Her first appearance showed a twinkle of competence. The princesses attack by singing, so she simply plugged her ears
The fish that were attracted to music.
In Fairy Navigator Runa, the first evil fairy Runa fights exhibits this trope. He attacks her before she's transformed or even knows what's going on, then retreats when Mokke and Senuri show up to fight him.
Mag Mel, the fourth Big Bad of Bakugan is this. He's stayed about three steps ahead of everyone, uses minions that cannot turn against him in any fashion and he can off with a thought if they try, uses his Psychic Link with Dan both to free himself from his alternate universe prison and spy on the heroes, and sends his Co-Dragons in the disguise of humans to infilitrait Bakugan Interspace and cause chaos as a distraction while he goes along with his plans. And that's all before he gets out of his prison. Once he's out, he attacks Gundella to lure the Brawlers there so he can still what he wants from Dan and Drago, managing to steal half of it despite the fact that he loses the fight. And then it turns out that his invasion was merely a distraction so he could cripple Bakugan Interspace, leaving the Brawlers trapped there when they return. He then absorbs his last remainingThe Dragon right in front of Dan, tricking Dan into giving him the chance to absorb the last thing he needs. Justified by the fact he's actually the previous season's Big Bad Emperor Barodius, and has done a really great job at learning from his past mistakes.
The Gremlin organization in New Testament is also a bit smarter in how they deal with Touma: while his Anti-Magic can dispel any supernatural ability, rendering their greatest spells useless, it offers no defense whatsoever against ordinary, mundane threats... like, say, an automatic assault rifle. Against ordinary weapons, Touma is just an ordinary human.
The "Unknown Enemy" of Mobile Suit Gundam AGE are notably more intelligent fighters than normal for GundamMooks. For example, one camped outside a hangar and shot inside the moment they start opening the doors to disable mobile suits before they can launch. And when the Gundam appears and disables one of them, the leader immediately scans its new foe, signals a retreat, and destroys its downed ally so the Federation can't analyze it for data. Then they start bombing the colony from outside, where no military forces are deployed. And in the second episode, when a supply crate with a new weapon is launched to the Gundam, the UE it's fighting immediately tries to shoot the crate down rather than let the Gundam have it.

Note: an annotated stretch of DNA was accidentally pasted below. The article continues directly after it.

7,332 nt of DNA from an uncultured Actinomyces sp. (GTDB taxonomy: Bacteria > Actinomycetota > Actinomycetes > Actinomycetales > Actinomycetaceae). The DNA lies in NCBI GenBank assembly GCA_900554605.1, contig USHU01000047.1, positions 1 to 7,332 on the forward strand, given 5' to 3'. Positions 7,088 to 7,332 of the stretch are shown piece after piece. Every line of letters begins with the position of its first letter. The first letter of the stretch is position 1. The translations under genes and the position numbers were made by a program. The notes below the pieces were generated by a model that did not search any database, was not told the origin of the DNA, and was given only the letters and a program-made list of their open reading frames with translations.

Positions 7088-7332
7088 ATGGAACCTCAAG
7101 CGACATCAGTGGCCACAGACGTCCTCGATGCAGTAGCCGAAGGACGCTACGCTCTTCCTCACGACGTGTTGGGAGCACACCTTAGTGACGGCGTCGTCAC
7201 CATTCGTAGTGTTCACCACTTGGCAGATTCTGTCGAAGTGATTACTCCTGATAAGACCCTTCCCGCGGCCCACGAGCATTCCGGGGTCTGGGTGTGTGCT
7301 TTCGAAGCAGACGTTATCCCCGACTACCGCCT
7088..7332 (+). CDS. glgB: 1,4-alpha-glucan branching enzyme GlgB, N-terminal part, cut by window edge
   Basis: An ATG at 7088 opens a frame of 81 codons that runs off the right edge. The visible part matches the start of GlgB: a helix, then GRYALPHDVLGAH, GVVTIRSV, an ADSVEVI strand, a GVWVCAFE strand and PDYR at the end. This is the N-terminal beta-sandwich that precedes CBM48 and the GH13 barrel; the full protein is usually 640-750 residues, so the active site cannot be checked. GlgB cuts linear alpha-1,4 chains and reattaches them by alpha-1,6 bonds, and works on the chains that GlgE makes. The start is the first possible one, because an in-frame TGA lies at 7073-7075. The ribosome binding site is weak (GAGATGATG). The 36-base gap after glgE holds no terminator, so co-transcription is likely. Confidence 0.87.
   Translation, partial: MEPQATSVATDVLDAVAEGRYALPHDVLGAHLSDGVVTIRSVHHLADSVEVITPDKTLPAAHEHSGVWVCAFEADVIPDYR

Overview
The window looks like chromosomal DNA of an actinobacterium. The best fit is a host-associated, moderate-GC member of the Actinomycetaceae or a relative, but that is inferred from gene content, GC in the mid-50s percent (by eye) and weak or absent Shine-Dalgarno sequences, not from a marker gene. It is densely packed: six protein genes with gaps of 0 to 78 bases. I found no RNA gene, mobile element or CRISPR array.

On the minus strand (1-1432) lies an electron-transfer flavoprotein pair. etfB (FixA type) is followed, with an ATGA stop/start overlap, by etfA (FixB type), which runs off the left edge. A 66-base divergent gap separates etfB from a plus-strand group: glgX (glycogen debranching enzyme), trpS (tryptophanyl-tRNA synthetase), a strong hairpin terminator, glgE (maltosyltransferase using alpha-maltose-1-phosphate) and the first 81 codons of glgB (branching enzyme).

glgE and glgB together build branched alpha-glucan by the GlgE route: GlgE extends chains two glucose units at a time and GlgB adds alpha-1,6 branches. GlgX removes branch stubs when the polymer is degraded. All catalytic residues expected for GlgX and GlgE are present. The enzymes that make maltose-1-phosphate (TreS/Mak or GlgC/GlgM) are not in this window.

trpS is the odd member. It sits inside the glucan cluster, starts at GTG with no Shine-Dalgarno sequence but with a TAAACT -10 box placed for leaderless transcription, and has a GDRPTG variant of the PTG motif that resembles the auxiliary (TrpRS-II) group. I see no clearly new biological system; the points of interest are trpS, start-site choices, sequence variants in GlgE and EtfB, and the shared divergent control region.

Reilan from Haou Airen knew that she would NOT get away with having her love rival Kurumi set up to be gangraped. Why did she pull it anyway? Because she used that as a part of a Thanatos Gambit, which would theoretically give her the last laugh — via getting Kurumi traumatised beyond belief, leaving Hakuron with his hands empty as Kurumi would blame him, and having Reilan herself dead and thus away from other consequncesthat could be even worse. It almost worked, even!
Gungnir, aka the Nehushtan Armor from Senki Zesshou Symphogear - right after appearing she tries to kidnap Hibiki and calls Tsubasa on being Wrong Genre Savvy, for thinking that she is the main character here.
In Mobile Suit Gundam a group of Zeon infantry proved themselves very genre savvy: while they had a Zaku, they knew it was no match for the Gundam, so they used it to lure the Gundam out, rush it on jetbikes and place time bombs on it, causing a collective Oh Crap in the crew of the White Base and failing only because they had no remote to detonate them before Amuro and the crew managed to disable them. It's notable because not only they outperformed anyone else who had tried to destroy the Gundam, but also because M'Quve would use the very same tactic, albeit on a greater scale and with greater resources, to successfully disable the White Base.
In Zeta Gundam every single Cyber-Newtype eventually turns on their masters. Even Lalah Sune of the original Gundam (a normal Newtype) ends up being very conflicted about which side she should be on. By the time Gundam ZZ rolls around, Big Bad Wannabe Glemmy Toto has picked up on the trend. Not only does he have a plan in place to get rid of Cyber-Newtype Elepo Puru when she turns on him, but he also has an army of clones of her ready to go; as each one defects he can bring out the next, ensuring himself a constant supply of pyschic super soldiers.
Glemmy's also willing to attack the Combining Mecha while it's trying to combine, and at one point, plays on his own status as a Stalker with a Crush to sucker Roux Louka (the girl he is stalking) into thinking he is willing to Face Death with Dignity, so long as it's at her hands (while she contemplates this, he elbows her and makes his getaway). No two ways around it, the kid is good.